Keeper of His Home

by Chelsea McCafferty

Loving a Lymie

on May 28, 2016

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It’s not easy loving a lymie, or anyone with chronic illness actually. It’s not that it’s hard to love the person. Many times you’ve known them and loved them long before they got sick. What’s hard is when God calls you to come alongside someone who is ill and is likely to remain ill for the rest of their life (aside from a miraculous healing…always a possibility). It’s tough and I’ll tell you why.

Whether it’s a friend, a family member or someone from your church, you probably know someone with some sort of chronic illness such as fibromyalgia, MS, lupus, Lyme Disease or even something that hasn’t been diagnosed yet. If you’re my friend, you know me! If you’re not already aware, I have chronic lyme disease and have been sick for going on six years now (though the past 18 months has been by far the worst).

It’s not an easy path when God calls you to support and love someone who is always sick for many reasons. Here are a few for you to ponder and perhaps pray about:

  1. The Long Haul

Chronic illness is, by definition, a lifelong problem. Unless God heals it miraculously, a person who is chronically ill is likely to be sick throughout their life on earth. Why does that make them hard to help? Because they ALWAYS need help. It’s not quite the same as bringing a meal to someone who has the flu or cleaning someone’s house after they just had a baby. When you’re called to serve someone with chronic lyme or another illness, there is no end in sight. We are “needy” for the long haul. It’s hard on our friends and family, and it’s so very hard on us. Believe me, we don’t want to feel like a burden. We don’t want to ask for help over and over.  We really don’t want to be so keenly aware that we will suffer like this for the rest of our lives. Still, Christ gives us assured hope that this pain and sickness, while it may last for the duration of earthly life, will be healed when we are with Him. So we press on.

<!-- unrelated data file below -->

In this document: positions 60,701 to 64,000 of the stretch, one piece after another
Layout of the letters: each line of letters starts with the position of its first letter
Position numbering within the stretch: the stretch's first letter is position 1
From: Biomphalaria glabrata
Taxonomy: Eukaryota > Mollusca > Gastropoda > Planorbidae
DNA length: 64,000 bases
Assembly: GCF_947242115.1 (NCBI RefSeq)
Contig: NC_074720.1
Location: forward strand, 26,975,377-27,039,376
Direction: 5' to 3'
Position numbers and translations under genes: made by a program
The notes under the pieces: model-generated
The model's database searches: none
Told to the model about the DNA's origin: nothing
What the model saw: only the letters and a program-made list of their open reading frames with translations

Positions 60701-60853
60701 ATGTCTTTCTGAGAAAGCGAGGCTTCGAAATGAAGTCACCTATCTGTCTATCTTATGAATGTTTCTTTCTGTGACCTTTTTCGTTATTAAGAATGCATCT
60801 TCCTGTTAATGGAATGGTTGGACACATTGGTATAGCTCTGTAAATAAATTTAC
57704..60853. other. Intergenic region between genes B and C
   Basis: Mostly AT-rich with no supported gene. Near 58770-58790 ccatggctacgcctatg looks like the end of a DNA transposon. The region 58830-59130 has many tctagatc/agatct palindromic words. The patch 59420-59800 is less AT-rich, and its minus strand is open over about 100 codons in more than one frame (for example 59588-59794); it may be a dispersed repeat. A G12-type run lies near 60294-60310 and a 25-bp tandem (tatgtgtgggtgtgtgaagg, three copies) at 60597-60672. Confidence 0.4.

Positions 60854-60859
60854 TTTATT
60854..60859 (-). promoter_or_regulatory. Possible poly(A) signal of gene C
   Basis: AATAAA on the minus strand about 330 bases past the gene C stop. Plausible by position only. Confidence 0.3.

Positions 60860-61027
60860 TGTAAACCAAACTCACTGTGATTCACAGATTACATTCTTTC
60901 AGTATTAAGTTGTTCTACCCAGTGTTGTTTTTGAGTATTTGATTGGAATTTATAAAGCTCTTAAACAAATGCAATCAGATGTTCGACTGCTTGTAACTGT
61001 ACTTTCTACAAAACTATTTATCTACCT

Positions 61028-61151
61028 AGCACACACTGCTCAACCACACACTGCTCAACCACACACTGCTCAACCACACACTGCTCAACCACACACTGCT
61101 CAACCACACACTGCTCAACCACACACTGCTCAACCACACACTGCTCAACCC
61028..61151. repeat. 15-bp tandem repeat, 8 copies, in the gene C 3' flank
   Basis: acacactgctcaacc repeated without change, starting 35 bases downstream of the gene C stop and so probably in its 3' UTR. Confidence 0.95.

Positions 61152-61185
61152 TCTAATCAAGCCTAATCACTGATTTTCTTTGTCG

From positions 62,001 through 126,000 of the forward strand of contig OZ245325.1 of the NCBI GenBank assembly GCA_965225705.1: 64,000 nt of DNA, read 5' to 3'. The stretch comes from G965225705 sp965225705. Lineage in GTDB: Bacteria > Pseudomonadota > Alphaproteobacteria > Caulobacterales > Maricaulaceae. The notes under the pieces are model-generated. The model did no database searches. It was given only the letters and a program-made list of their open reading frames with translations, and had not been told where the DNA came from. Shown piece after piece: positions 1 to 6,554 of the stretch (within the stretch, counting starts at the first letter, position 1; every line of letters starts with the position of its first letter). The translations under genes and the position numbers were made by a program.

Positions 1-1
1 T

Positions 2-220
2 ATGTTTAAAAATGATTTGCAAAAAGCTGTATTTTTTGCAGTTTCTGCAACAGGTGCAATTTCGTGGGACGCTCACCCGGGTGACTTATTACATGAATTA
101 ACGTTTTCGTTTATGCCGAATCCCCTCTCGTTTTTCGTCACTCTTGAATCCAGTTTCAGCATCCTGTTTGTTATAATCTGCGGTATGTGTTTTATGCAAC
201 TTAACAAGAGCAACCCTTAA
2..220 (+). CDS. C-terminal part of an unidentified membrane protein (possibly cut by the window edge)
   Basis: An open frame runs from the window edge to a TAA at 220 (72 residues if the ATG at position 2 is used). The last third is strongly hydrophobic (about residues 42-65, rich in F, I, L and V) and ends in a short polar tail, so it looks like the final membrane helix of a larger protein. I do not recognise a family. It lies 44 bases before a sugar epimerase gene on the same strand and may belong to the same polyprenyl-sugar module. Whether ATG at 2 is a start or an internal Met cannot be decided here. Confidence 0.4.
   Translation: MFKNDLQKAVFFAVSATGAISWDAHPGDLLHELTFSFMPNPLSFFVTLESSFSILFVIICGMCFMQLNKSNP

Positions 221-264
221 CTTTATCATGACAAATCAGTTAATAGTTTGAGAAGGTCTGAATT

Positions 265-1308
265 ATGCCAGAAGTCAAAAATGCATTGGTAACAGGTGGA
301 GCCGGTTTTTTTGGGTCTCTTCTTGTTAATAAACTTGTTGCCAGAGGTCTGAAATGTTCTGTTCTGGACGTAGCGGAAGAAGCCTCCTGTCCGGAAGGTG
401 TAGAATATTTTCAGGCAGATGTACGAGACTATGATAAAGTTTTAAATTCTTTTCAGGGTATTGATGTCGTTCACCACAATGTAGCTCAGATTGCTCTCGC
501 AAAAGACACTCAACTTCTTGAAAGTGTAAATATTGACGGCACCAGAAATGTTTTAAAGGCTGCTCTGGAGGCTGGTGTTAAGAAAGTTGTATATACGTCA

1. Chronic Illness is Boring

If you knew me before I was sick, you know that I was a very active person. I have a big personality, some would say. I love to laugh and have fun and go out. Being sick really interferes with your social life. I’m blessed that I can still make it out sometimes, but more often I’m too tired and sore to leave the house much. I don’t always make it to church (which is super hard for me). I can’t go to every birthday party or concert or ministry event. When you love a lymie, you have to realize that we just aren’t as “fun” as we used to be. We can’t do what we did before. It’s hard to be friends with someone who can’t go shopping with you or come to your kids’ birthday party. Still, you can have fun with us if you come and sit with us a while. We can laugh and catch up and have a nice visit if you don’t mind us lounging around in our PJs.

  1. You Give More Than You Get

If you’re called to walk alongside someone with chronic illness, understand that you’ll probably be giving more than you receive in some ways. We may not be able to “do” acts of service for you in the way you do them for us. We may not be able to cook you meals or help clean your home or bring you coffee as often. Again, I’m blessed that I’m still able to do those things on good days. I find it absolutely delightful to do meals for people or to run errands and help out. I love that I can still do that and I’ll keep doing it until I absolutely can’t anymore. Still, for many lymies their illness has meant they are bedridden and confined to their homes. Sometimes they are attached to IV’s, trying to recover. Ultimately loving someone who is very sick means you have to give without asking for much in return. What we can always give back is love, prayer and friendship. Sometimes that has to be enough.

  1. Another Post About Lyme?